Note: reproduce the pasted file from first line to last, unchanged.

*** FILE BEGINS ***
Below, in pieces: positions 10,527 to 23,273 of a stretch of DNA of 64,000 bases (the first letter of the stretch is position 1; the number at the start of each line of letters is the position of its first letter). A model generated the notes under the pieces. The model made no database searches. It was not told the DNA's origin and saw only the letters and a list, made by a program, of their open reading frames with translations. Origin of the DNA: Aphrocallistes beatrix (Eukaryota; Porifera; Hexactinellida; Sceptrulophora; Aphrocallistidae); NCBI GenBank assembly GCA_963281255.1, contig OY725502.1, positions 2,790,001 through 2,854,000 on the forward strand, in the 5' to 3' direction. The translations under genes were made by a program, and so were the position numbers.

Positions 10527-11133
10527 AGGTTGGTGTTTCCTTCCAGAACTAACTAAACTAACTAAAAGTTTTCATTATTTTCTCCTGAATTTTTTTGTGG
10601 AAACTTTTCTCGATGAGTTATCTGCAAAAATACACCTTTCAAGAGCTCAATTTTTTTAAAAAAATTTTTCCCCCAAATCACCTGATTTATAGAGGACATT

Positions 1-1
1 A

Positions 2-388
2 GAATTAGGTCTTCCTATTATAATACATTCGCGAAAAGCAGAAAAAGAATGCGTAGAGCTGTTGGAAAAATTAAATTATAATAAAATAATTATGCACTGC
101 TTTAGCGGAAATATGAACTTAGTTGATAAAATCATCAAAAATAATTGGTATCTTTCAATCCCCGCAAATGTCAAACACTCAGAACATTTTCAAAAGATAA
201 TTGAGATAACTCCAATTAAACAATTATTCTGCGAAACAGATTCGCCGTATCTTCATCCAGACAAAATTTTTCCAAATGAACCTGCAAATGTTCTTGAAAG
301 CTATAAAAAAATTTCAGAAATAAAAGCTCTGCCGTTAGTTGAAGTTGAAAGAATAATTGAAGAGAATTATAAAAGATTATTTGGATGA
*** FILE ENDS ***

Below, in pieces: positions 10,527 to 23,273 of a stretch of DNA of 64,000 bases (the first letter of the stretch is position 1; the number at the start of each line of letters is the position of its first letter). A model generated the notes under the pieces. The model made no database searches. It was not told the DNA's origin and saw only the letters and a list, made by a program, of their open reading frames with translations. Origin of the DNA: Aphrocallistes beatrix (Eukaryota; Porifera; Hexactinellida; Sceptrulophora; Aphrocallistidae); NCBI GenBank assembly GCA_963281255.1, contig OY725502.1, positions 2,790,001 through 2,854,000 on the forward strand, in the 5' to 3' direction. The translations under genes were made by a program, and so were the position numbers.

Positions 10527-11133
10527 AGGTTGGTGTTTCCTTCCAGAACTAACTAAACTAACTAAAAGTTTTCATTATTTTCTCCTGAATTTTTTTGTGG
10601 AAACTTTTCTCGATGAGTTATCTGCAAAAATACACCTTTCAAGAGCTCAATTTTTTTAAAAAAATTTTTCCCCCAAATCACCTGATTTATAGAGGACATT

Positions 1-1
1 A

Positions 2-388
2 GAATTAGGTCTTCCTATTATAATACATTCGCGAAAAGCAGAAAAAGAATGCGTAGAGCTGTTGGAAAAATTAAATTATAATAAAATAATTATGCACTGC
101 TTTAGCGGAAATATGAACTTAGTTGATAAAATCATCAAAAATAATTGGTATCTTTCAATCCCCGCAAATGTCAAACACTCAGAACATTTTCAAAAGATAA
201 TTGAGATAACTCCAATTAAACAATTATTCTGCGAAACAGATTCGCCGTATCTTCATCCAGACAAAATTTTTCCAAATGAACCTGCAAATGTTCTTGAAAG
301 CTATAAAAAAATTTCAGAAATAAAAGCTCTGCCGTTAGTTGAAGTTGAAAGAATAATTGAAGAGAATTATAAAAGATTATTTGGATGA